The nodes currently come only in white and are constructed of plastic. There are blue LEDs around the middle of the puck shaped device. Google WiFi will be available for pre-order in November. A single node will cost $129 while a three pack will cost $299. Google is not first to the wireless mesh party but it looks like it will be competitively priced (the three pack is $200 cheaper than eero, for example).
This looks like it might be a simple to setup solution if you or your family are currently running a single access point that can’t quite cover the entire home. I don’t really see this as a product for enthusiasts, but it might be worth recommending to people that just want WiFi that works with little setup. I will have to wait for reviews to say for sure though.
What are your thoughts on Google WiFi?
- Heterogeneous Wireless Mesh Network Technology Evaluation for Space Proximity and Surface Applications (PDF) @ NASA
- Solving the Wireless Mesh Multi-Hop Dilemma (PDF) @ Strix Systems
Subject: Networking, Mobile | September 16, 2016 - 08:48 PM | Scott Michaud
Tagged: qualcomm, iPhone 7 Plus, iPhone 7, iphone, Intel, apple
Not every iPhone is created equal. Dual-sourcing parts is fairly common, especially in the mobile space. Samsung, for instance, is known to have separate models of the same phone, with some using its own parts, and others using third-party components. Apple has even designed separate versions of the same SoC in the past, to fabricate them at different locations and on different process technologies.
This case is more simple than that, though. Depending on the specific iPhone 7 that you get, which mostly varies by region and carrier, but also apparently between Plus and regular, you will either get a Qualcomm Snapdragon X12 modem, or you will get an Intel XMM 7360 modem. The ratio between these two parts, all markets considered, doesn't seem to have been announced yet, but old rumors claim about 70:30, Qualcomm-to-Intel. Still, Apple is a pretty big customer, so I'm hoping that both Intel and Qualcomm are moving enough to (Update: Sigh... input fail... original article cut off here. The rest of the sentence, after this update, was added a couple hours later.) be worthwhile for both parties.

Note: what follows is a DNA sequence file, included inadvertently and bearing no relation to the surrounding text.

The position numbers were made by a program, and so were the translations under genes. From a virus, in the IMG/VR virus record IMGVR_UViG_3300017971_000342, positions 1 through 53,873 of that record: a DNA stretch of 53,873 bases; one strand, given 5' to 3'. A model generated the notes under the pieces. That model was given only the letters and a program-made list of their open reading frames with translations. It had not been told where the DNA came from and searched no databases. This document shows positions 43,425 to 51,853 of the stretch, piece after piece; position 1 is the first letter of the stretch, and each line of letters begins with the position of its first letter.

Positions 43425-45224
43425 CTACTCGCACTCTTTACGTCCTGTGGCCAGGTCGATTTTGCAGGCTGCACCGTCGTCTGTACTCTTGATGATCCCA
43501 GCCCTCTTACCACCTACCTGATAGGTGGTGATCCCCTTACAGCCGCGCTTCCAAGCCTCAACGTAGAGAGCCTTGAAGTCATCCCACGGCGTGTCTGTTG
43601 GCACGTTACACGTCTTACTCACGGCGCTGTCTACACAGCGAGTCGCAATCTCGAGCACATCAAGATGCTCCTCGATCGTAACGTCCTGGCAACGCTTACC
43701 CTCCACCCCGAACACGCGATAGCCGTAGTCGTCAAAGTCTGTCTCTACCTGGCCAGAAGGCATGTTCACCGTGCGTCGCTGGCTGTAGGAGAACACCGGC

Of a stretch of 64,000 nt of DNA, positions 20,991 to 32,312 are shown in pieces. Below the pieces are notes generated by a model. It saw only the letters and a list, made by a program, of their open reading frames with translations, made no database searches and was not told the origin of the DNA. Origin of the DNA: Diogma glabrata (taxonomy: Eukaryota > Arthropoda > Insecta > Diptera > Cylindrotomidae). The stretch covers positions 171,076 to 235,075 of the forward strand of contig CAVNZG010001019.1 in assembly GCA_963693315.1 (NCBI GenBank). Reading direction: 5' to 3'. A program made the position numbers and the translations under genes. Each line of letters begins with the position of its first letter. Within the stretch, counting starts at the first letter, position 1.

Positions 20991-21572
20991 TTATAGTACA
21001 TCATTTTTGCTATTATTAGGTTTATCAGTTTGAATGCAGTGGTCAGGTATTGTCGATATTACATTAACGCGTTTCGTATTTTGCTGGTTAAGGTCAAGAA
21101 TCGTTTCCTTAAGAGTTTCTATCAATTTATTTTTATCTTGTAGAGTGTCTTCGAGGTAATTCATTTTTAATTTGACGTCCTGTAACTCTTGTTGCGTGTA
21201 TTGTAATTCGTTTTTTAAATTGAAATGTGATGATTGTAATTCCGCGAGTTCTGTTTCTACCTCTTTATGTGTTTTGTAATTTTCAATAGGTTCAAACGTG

Subject: General Tech, Networking | September 16, 2016 - 12:27 PM | Jeremy Hellstrom
Tagged: router, DIY, homebrew, openwrt
Ars Technica took router modding to a new level this year; why just flash your router with OpenWRT when you can make one from a mini PC? The original was a dual gigabit NIC mini-PC with a 1037u Ivy Bridge Celeron from Alibaba, Homebrew 2.0 is sourced from Amazon, has four Intel gigabit LAN ports and runs on a J1900 Bay Trail Celeron. You simply install an inexpensive SSD is installed in the mini-PC, set up OpenWRT and configure your network settings. In this latest update Ars compares their homebrew routers to several retail routers to see how they fall in terms of performance. Check it out to see how they fare and possibly to learn a bit about network benchmarks.
"Famously around the Ars forums, this problem soon evolved into our homebrew router initiative. In January, I showed my math as a DIY-Linux router outpaced popular off-the-shelf options like the Netgear Nighthawk X6 and the Linksys N600 EA-2750. And in August, I shared the steps necessary to build one of your own."
Here is some more Tech News from around the web:
- Microsoft fiddles results to show Edge is 'better' than Opera and Chrome @ The Inquirer
- Xiaomi Can Silently Install Any App On Your Android Phone Using A Backdoor @ Slashdot
- Apple Japan Unit Ordered To Pay $118M Tax For Underreporting Income @ Slashdot
- 10 GNOME Shell Extensions You Should Be Using @ Linux.com
- Chrome and Firefox are blocking access to The Pirate Bay @ The InquirerE
- NikKTech & Alphacool AIO Global Giveaway
Subject: Networking | September 15, 2016 - 04:42 PM | Sebastian Peak